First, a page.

Suppose we are using MySQL database to do a specific computation. We need to let HQL use a user-defined function udf_datasub that it does not support to achieve the date increase/decrease. Below is the HQL statement:

select   udf_dateadd   (orderDate,3)  from   OrdersEntity

To do that we need to make it inherit the parent class org.hibernate.dialect.MySQLDialect and write user-defined JAVA class, in which we register name of the target HQL function, udf_dateadd, and reference MySQL function date_add. Below is the core code:

registerFunction("udf_dateadd",     new SQLFunctionTemplate( DateType.INSTANCE,"date_add(?1,INTERVAL   ?2   DAY)") );

Below is the SQL statement for MySQL generated from executing HQL:

select     date_add(ordersenti0_.OrderDate,INTERVAL 3 DAY) as col_0_0_ from orders     ordersenti0_

When switched to Oracle database, Hibernate generates the same SQL. The problem is that there isn’t date_add function in Oracle. Error will be reported at execution, and the migration fails. In this case, we need to modify the user-defined JAVA class by change the core code as follows:

registerFunction("udf_dateadd",     new SQLFunctionTemplate( DateType.INSTANCE,"?1 + ?2)") );


But transparent migration become impossible.

The functions that cannot be transparently migrated in HQL also include week\quarter\replace\left\char (Take MySQL as an example). Using SQL functions in development project with HQL has been a normal.

To achieve indescribable operations in HQL

There are also many operations that can be described in SQL but cannot be described in HQL. These include subqueries in FROM clause, order-based calculations and window functions. You cannot use HQL to migrate a syntactic component in such a SQL statement.

HQL supports converting a subquery that returns a single field in the SELECT statement, but it does not support translating one in the FROM clause. For instance, HQL cannot generate the following SQL. Error will be reported if we code the same target in HQL.

select   orderId, m from (select orderId, month(orderDate)   m from OrdersEntity)   t1

Here it’s impossible to do the data migration with HQL. We can only use SQL to make it.

There are indeed more complicated methods to achieve the subqueries if you really want to use HQL. One is to create a view in the database and convert the subquery into an ordinary table for query (Hibernate does not distinguish a view and a table). To migrate data between databases, we just need to re-create the view in the target database. Another is to create a virtual view class (use @Subselect to comment it). The method makes migration easier. But as it requires a great amount of code in the development and debugging phases, it is usually more complicated than the first method.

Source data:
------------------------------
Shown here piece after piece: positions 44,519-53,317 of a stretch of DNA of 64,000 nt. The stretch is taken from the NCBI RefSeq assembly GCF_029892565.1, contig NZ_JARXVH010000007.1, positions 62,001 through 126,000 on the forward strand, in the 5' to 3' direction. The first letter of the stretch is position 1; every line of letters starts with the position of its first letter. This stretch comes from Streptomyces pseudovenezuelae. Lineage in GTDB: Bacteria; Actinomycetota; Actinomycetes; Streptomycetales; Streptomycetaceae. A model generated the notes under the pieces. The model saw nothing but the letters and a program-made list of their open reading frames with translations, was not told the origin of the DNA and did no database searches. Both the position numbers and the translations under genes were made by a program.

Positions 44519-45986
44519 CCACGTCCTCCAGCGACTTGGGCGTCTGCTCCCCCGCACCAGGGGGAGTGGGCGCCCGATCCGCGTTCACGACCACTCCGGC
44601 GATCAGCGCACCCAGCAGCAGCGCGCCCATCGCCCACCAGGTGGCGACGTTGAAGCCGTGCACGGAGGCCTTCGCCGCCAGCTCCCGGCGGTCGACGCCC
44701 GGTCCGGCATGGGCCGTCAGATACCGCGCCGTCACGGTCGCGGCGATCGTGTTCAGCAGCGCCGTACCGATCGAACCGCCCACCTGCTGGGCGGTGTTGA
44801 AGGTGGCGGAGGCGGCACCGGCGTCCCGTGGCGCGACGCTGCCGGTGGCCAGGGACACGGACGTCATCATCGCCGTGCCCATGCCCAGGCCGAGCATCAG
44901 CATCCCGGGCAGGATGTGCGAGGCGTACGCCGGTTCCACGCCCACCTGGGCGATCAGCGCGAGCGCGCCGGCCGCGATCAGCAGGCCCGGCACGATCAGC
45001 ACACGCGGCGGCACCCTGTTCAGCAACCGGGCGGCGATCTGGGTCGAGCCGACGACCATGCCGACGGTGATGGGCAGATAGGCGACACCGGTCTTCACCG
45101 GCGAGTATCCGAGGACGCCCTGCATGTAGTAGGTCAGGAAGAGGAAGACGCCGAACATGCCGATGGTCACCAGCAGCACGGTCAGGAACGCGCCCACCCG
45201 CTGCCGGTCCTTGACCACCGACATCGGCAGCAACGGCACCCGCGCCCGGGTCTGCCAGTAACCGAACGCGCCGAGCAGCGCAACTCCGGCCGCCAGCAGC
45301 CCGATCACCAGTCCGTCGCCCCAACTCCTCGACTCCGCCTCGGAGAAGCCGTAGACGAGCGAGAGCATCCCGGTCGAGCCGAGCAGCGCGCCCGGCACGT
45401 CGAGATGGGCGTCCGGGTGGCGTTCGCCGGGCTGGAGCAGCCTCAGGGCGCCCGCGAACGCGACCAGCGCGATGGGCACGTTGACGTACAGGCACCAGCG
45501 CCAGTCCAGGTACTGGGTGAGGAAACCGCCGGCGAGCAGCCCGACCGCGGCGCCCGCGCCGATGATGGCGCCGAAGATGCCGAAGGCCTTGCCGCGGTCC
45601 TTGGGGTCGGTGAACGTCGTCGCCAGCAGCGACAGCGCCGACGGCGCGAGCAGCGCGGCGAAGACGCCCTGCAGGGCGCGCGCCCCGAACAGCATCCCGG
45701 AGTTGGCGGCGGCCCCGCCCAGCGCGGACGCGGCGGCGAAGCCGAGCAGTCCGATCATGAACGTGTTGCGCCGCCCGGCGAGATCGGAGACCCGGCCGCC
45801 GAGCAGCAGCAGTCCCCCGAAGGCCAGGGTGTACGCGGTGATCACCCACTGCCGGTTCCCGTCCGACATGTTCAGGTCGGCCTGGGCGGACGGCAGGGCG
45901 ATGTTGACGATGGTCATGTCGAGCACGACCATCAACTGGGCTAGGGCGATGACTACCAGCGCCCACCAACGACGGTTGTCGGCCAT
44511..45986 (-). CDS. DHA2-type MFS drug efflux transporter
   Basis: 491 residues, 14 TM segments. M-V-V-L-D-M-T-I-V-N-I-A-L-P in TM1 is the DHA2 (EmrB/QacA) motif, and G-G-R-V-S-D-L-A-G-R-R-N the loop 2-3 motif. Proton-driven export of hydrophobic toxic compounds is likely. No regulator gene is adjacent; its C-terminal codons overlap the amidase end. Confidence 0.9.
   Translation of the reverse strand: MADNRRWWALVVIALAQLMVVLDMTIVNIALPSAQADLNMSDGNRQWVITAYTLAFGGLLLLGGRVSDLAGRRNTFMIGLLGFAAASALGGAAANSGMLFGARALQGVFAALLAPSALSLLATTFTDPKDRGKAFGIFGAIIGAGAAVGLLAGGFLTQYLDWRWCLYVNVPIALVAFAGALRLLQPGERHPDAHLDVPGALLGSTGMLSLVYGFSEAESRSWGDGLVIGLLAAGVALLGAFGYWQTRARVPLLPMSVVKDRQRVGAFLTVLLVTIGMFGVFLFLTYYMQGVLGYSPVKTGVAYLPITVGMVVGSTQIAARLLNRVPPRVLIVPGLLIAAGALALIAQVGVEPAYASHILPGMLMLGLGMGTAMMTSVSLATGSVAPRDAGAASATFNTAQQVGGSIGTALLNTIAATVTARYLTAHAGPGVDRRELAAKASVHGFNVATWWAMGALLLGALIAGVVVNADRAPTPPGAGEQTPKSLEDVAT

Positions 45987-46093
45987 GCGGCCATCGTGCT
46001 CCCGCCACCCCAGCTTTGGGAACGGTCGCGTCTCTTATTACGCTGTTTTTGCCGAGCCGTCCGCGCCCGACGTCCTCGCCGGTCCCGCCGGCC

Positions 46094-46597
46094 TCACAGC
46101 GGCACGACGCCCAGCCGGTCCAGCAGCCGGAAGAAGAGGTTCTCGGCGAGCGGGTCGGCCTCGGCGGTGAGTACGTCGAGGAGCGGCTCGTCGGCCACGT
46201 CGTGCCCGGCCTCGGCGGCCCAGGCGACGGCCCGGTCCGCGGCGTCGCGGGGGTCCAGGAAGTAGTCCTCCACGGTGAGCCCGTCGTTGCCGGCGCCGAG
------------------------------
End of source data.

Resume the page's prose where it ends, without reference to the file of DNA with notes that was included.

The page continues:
Both methods are inconvenient. Moreover, a business database normally won’t allow adding a view. In view these, many people directly use a SQL statement (org.hibernate.Session.createSQLQuery(SQL)) to solve their immediate problem. Yet another issue is that, if the SQL statement contains a function to be migrated, HQL won’t automatically convert that function when we switch to a different database. Such a case happens between MySQL year function and Oracle extract function.

HQL does not support rownum, too. A SQL statement containing rownum cannot be expressed in HQL, like the one below:

WITH t AS   (SELECT sales, month(orderDate) m,value,rownum   num FROM tbl ORDER BY   month(orderDate) ASC)

SELECT     sales,m,v1,v2, (v1-v2)/v2 loopRate

FROM   (

                  SELECT t1.sales,t1.m,t1.value v1,t2.value v2

                  FROM

                  t t1 LEFT JOIN t t2 ON t1.num=t2.num+1 WHERE t1.sales=t2.sales) t

Besides using several subqueries that, the above SQL contains the pseudo-ordinal field rownum to achieve the order-based calculation. Yet both are unsupported by HQL and thus cannot phrased in the language. The calculations can only be written with the un-migratable SQL.

Though the above link relative ratio calculation can be simplified using the window function:

        SELECT sales,m,v1,v2,   (v1-v2)/v2 loopRate

         FROM (

                  SELECT sales, month(orderDate) m,value v1,

                  LAG(value,1) OVER(PARTITION BY sales ORDER BY month(orderDate)) v2   FROM tbl)   t

We have to write it directly in un-migratable SQL because HQL does not support window functions.